Leading article: Protect our green and pleasant land

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For more than 60 years, the English countryside has been preserved from unthinking development by a demanding set of planning laws which evolved from the 1947 Town and Country Planning Act. Too much so, this Government believes. It is taking the 1,300 pages of planning regulations and reducing them to just 52. Groups which campaign to protect the rural landscape have been fighting to prevent the Government sweeping away these laws. It looks as though they have failed.

George Osborne will make reference to the Government's intentions in his Budget today. But the full National Planning Policy Framework is not to be published until next week, in an apparent attempt to make it look as though the changes are not primarily driven by economics. But the truth is that the planning system is being changed from an instrument that protects the countryside to one that facilitates economic growth – in two key ways. First, the system is to be altered so that the default answer to any "sustainable" development proposal will be Yes. Second, the historic recognition that ordinary countryside has "intrinsic value" will be scrapped.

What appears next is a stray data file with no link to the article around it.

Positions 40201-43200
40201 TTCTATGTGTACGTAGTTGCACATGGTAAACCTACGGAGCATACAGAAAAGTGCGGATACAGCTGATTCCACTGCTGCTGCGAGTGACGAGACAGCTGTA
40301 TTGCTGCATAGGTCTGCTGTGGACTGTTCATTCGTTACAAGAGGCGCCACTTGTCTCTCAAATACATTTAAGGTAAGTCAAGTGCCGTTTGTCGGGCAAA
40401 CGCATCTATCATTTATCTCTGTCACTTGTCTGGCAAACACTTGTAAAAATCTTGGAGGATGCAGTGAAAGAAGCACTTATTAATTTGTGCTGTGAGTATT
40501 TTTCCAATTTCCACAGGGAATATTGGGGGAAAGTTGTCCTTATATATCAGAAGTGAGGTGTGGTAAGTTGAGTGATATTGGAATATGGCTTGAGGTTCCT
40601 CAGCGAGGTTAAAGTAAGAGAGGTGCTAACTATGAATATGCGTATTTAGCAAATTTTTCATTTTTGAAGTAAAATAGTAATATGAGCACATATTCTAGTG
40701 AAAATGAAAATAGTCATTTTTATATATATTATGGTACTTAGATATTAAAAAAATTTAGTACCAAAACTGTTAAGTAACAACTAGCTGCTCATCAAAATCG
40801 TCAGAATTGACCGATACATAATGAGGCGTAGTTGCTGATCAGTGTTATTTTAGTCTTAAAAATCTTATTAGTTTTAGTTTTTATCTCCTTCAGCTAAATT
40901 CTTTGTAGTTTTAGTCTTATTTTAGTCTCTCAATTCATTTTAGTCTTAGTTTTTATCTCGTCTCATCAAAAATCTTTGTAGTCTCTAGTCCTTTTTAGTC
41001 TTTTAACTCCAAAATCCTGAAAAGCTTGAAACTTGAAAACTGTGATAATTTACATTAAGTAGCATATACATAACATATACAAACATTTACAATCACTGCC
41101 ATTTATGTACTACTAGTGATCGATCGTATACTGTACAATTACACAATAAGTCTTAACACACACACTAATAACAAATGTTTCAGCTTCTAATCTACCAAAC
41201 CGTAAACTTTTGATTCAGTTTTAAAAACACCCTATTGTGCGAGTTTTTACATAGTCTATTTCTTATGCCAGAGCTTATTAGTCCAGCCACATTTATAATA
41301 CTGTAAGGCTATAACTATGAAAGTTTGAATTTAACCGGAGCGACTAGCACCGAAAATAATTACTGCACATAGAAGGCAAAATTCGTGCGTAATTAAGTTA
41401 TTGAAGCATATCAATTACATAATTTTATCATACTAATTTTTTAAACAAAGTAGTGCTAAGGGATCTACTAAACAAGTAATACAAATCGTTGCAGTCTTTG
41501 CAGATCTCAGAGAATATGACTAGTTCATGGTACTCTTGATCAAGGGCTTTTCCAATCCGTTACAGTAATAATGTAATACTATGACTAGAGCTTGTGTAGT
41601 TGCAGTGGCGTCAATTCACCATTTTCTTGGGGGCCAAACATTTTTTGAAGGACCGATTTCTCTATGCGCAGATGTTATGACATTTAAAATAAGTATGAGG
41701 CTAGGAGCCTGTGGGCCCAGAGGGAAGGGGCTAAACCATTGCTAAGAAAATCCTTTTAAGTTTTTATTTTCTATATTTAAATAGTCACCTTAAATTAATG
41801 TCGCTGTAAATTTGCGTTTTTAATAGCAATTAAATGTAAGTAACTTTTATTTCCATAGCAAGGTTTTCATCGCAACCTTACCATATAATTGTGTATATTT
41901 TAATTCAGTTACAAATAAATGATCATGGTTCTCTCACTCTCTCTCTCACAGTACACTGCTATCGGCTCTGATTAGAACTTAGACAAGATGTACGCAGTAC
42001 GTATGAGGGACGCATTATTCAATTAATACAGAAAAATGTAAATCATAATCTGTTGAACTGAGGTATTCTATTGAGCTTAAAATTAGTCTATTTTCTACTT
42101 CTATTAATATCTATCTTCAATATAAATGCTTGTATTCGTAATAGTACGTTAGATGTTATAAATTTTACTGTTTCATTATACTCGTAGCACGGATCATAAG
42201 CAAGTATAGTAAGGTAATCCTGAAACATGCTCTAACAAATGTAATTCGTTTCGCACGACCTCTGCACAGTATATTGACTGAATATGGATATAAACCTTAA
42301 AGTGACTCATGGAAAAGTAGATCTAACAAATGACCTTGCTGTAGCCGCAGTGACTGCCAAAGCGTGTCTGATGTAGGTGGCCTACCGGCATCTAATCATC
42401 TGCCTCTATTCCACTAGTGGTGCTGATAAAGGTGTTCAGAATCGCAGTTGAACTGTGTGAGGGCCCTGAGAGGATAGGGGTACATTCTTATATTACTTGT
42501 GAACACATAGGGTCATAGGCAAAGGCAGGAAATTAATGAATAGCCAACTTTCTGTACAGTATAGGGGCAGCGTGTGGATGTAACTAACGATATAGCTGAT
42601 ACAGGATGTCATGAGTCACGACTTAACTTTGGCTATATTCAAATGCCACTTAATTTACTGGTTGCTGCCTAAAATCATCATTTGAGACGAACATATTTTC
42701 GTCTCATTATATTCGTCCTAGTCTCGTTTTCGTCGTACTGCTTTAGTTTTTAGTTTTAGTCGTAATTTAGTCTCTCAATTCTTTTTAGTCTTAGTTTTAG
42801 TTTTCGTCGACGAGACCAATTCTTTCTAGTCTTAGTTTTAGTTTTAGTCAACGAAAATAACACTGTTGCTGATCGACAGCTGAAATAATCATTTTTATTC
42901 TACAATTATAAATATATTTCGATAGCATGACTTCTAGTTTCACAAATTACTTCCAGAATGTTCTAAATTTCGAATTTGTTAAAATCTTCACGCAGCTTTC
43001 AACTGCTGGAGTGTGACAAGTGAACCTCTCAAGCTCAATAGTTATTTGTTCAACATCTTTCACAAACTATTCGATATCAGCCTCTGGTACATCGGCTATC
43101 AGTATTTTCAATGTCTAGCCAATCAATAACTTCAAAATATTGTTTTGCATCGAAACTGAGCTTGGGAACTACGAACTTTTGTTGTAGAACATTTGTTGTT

These measures go way too far. There is no question that Britain needs more new homes. And we would argue that the definition of the Green Belt needs to be adjusted to facilitate more building. But these measures do not affect the Green Belt, they apply to the ordinary, unprotected countryside. The danger is that the changes will promote ribbon development between our major cities, changing the look of the country for ever.

During a three-month consultation on the changes, the National Trust and the Campaign for the Protection of Rural England found serious risks, but just two small concessions have been made: a recognition that brownfield sites are to be preferred, and a definition of "sustainable" that would otherwise have meant whatever developers wanted it to.

The English countryside needs more protection if it is not to be disfigured by development. We must not allow short-term economic interests to desecrate our heritage and endanger our long-term wellbeing.

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